COPENHAGEN (Reuters) - Danish cannabis oil firm StenoCare will make its stock market debut on Friday, aiming to take advantage of a recent surge in investor interest in a substance that is still banned or restricted in many markets.
The company said earlier this month its initial public offering (IPO) on the Danish-Swedish Spotlight exchange was more than 20 times oversubscribed, putting it on course to raise 18.6 million Danish crowns ($2.85 million).
It plans to use the money to launch its own production facility to serve local customers and to export to other European markets.
Scientists say evidence is growing that cannabis can ease epilepsy and other conditions such as chronic pain, multiple sclerosis and chemotherapy-induced nausea, prompting renewed interest in a substance best known for its psychoactive properties.
Denmark is one of several European countries, including Germany, Britain, the Czech Republic and Italy, that have allowed prescriptions of medicinal cannabis oil.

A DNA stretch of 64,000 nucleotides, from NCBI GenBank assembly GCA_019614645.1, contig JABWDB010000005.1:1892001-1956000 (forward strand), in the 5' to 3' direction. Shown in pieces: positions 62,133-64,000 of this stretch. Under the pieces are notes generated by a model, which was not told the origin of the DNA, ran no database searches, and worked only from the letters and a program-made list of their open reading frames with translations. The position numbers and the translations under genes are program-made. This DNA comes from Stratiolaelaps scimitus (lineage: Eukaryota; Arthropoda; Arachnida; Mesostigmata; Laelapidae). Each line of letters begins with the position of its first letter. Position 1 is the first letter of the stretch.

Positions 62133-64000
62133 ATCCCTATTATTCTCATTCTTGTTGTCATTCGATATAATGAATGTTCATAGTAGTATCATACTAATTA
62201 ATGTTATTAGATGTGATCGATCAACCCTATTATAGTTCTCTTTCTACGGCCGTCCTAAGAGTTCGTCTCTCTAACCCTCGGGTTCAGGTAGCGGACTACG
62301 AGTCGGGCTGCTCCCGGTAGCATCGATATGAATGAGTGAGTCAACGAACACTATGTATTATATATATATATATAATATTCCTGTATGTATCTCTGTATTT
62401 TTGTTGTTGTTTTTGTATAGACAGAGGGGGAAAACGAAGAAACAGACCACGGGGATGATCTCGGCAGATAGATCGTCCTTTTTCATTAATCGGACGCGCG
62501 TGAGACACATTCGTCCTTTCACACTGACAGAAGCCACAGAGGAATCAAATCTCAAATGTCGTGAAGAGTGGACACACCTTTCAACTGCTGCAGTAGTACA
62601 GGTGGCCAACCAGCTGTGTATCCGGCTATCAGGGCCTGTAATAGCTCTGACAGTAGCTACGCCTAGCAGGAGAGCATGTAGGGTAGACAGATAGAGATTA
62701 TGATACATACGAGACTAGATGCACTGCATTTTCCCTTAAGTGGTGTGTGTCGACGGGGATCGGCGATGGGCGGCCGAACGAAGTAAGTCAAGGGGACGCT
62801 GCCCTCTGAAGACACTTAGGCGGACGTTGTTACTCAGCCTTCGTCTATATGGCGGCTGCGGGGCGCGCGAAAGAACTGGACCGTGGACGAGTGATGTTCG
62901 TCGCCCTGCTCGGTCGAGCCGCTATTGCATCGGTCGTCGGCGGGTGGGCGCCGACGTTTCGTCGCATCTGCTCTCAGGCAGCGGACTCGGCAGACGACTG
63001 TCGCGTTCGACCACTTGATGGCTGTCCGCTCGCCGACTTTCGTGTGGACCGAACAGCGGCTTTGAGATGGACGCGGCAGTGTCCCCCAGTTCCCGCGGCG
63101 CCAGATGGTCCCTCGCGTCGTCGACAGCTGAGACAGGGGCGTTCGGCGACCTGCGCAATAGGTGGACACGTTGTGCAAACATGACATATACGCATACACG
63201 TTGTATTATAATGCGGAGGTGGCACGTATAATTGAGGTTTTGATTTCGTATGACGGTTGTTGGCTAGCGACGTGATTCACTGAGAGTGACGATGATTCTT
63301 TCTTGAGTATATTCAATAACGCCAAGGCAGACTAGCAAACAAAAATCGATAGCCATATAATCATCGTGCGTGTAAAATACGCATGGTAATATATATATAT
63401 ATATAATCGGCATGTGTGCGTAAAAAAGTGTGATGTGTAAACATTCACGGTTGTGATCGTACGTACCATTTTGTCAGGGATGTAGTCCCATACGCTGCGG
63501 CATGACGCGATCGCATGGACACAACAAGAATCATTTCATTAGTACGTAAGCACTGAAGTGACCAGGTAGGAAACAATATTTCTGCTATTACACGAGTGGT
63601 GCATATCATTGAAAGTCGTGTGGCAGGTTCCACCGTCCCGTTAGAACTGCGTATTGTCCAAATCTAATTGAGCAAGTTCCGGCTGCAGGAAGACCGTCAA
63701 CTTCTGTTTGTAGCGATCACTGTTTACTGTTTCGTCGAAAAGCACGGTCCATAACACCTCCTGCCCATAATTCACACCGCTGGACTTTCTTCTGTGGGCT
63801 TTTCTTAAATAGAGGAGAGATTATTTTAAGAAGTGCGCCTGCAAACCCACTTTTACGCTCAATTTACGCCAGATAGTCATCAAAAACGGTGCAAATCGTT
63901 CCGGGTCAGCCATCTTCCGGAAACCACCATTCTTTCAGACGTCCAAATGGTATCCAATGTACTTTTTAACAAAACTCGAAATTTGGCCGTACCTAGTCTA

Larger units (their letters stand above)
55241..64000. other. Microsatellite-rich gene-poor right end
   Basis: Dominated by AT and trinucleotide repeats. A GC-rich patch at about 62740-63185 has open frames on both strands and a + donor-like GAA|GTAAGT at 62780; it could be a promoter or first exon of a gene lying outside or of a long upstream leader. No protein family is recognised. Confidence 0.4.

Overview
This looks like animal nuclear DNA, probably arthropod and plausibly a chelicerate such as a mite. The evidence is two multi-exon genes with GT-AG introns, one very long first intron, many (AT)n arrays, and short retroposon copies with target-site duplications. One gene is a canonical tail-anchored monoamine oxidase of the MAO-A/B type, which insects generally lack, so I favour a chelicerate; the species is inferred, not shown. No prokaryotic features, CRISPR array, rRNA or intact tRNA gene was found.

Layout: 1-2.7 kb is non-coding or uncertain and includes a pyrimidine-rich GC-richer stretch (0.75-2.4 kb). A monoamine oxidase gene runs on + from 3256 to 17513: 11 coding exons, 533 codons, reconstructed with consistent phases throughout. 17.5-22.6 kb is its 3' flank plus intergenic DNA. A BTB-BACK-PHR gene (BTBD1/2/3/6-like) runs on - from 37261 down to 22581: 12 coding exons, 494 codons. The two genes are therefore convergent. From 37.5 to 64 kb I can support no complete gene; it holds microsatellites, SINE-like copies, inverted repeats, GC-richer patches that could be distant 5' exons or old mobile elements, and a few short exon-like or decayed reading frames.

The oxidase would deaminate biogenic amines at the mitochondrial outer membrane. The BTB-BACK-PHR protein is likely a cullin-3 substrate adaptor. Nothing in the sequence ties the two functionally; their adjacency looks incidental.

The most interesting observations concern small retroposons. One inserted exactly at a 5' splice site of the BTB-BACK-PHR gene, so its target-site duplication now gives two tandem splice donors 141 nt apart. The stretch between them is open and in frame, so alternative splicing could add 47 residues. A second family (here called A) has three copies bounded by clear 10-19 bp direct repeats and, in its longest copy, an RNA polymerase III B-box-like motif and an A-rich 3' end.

Denmark, which legalized the medicinal use of cannabis from Jan. 1, is also one of the few European nations to legalize its local production as well.
Recreational use of cannabis is still prohibited in the country, however, even though the capital’s district of Christiania is famous for its cannabis-selling booths, which are rarely targeted by the authorities.
StenoCare IPO-STENO.TE currently imports cannabis from Canada’s CannTrust, with the first deliveries to Danish pharmacies and hospitals made last month.
Cannabis is also attracting the interest of consumer products companies.
Canada last week became only the second country in the world after Uruguay to fully legalize cannabis, with the lead up to that move prompting drinks firms such as Constellation Brands (STZ.N), Molson Coors (TAP.N) and Heineken (HEIN.AS) to look into cannabis-infused drinks.
StenoCare, founded last year by CEO Thomas Skovlund Schnegelsberg and Chief Operating Officer Soren Kjaer, priced its IPO at 8.80 crowns per share, valuing the company at 59.7 million crowns.
($1 = 6.5359 Danish crowns)
Reporting by Jacob Gronholt-Pedersen; Editing by Mark Potter